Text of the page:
I know it is hard, but you are going to have to let go. Don't talk to the teacher. Have Dad handle things. Tell him over and over again that at school you are Ms. _____ and at home you are mom. With my daughter I went as far as calling her Miss M...., she is in 1st grade and totally ignores me now. I have been on both sides of the fence. My dad was the principal and my mom worked in the school. I didn 't have a problem, but my dad informed me that he was not my dad between 7:30 and 3:30...and he meant it. My son was in my 2nd grade class for a hour a day for reading. I was to rough on him. The other teachers witnessed this and stepped in and took over. With my daughter it was harder.

    I have also been the teacher that has another teacher's child in my class that was the handful. I realized that I was allowing things to happen because I cared for the parent and didn't want to upset her. Once I decided to handle the situation the way I would any other child, it was better. If you think that the teacher is afraid of upsetting you, have your husband talk to her. Let her know you will support her and that you don't blame her.
     
  4. mdith4him

    mdith4him Companion

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    Aug 24, 2009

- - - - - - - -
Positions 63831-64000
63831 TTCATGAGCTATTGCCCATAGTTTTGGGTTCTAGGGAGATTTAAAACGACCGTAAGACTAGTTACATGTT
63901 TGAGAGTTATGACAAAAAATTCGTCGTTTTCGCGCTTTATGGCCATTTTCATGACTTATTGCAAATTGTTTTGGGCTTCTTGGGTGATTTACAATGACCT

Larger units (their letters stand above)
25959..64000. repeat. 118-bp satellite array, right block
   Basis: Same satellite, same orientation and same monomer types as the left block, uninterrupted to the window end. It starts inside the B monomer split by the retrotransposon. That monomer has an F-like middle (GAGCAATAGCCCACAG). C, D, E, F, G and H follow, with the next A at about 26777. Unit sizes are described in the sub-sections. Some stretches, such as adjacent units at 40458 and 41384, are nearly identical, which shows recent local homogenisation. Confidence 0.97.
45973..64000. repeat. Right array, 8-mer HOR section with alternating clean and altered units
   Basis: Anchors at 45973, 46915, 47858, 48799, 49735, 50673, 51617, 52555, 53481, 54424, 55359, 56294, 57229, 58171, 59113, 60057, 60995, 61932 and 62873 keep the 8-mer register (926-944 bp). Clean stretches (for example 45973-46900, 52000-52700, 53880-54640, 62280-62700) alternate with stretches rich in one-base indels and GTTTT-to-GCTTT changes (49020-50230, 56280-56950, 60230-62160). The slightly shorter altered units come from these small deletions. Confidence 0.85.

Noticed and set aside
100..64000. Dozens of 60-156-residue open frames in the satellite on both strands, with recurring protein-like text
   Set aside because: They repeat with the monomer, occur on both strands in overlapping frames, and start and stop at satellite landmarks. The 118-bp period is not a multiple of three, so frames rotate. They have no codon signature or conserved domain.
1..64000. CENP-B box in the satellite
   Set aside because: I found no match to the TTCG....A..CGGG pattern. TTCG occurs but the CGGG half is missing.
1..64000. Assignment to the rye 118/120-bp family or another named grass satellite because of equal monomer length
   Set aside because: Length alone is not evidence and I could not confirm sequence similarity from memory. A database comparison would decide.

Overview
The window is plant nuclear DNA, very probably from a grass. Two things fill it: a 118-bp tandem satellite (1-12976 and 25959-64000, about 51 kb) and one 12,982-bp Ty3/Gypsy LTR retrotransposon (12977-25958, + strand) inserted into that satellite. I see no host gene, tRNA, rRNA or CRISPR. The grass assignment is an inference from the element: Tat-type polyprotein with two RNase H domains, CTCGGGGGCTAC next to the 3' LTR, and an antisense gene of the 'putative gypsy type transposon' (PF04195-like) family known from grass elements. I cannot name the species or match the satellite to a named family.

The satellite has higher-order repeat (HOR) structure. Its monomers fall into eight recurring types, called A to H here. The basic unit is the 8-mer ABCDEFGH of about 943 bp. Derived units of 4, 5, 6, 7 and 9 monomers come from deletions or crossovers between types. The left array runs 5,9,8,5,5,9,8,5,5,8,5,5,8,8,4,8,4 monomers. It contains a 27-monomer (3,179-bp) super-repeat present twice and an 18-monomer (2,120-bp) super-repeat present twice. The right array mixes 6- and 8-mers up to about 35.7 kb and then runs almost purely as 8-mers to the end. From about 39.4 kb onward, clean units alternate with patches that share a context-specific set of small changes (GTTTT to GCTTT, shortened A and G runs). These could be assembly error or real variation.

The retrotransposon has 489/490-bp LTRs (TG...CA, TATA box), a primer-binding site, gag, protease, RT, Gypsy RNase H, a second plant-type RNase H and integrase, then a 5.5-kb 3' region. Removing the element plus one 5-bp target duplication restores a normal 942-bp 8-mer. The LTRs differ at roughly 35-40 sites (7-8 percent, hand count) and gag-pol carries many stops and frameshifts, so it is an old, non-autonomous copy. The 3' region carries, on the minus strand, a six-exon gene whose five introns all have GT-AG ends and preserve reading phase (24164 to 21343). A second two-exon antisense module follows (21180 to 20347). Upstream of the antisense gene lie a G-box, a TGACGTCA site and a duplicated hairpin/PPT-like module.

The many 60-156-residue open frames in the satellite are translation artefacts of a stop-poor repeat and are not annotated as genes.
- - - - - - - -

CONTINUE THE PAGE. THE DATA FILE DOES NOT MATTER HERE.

From the way he's acting it sounds like you did the right thing putting him in someone else's class. He needs to learn to live without mommy for a few hours each day. I like what mrachelle87 said her dad did: between 7:30 and 3:30 you are not mom. Period.

    Is there any way you can avoid him seeing you in the hallways? Can door windows be covered up or can you take your class around the building using a different route so his class won't bump into yours? The other teacher should not be letting him run out of her classroom and into yours. Can you lock your door so he can't get in? As for lunchtime, are you required to eat with your class or can you go to a teacher's lounge? Would the principal consider letting your class and another class switch lunch times so you wouldn't be in the lunch room at the same time? Or maybe your class could eat in your room?

    Maybe you should have a talk with the other teacher. I know if I were her, it might be a little weird disciplining your child in front of you. You might just want to say something like, "I know it might feel awkward, but I really want you to treat him the same way as everyone else and please feel free to punish him or control him how you see fit." She might feel better if she has your "permission" to reign him in. I know I would.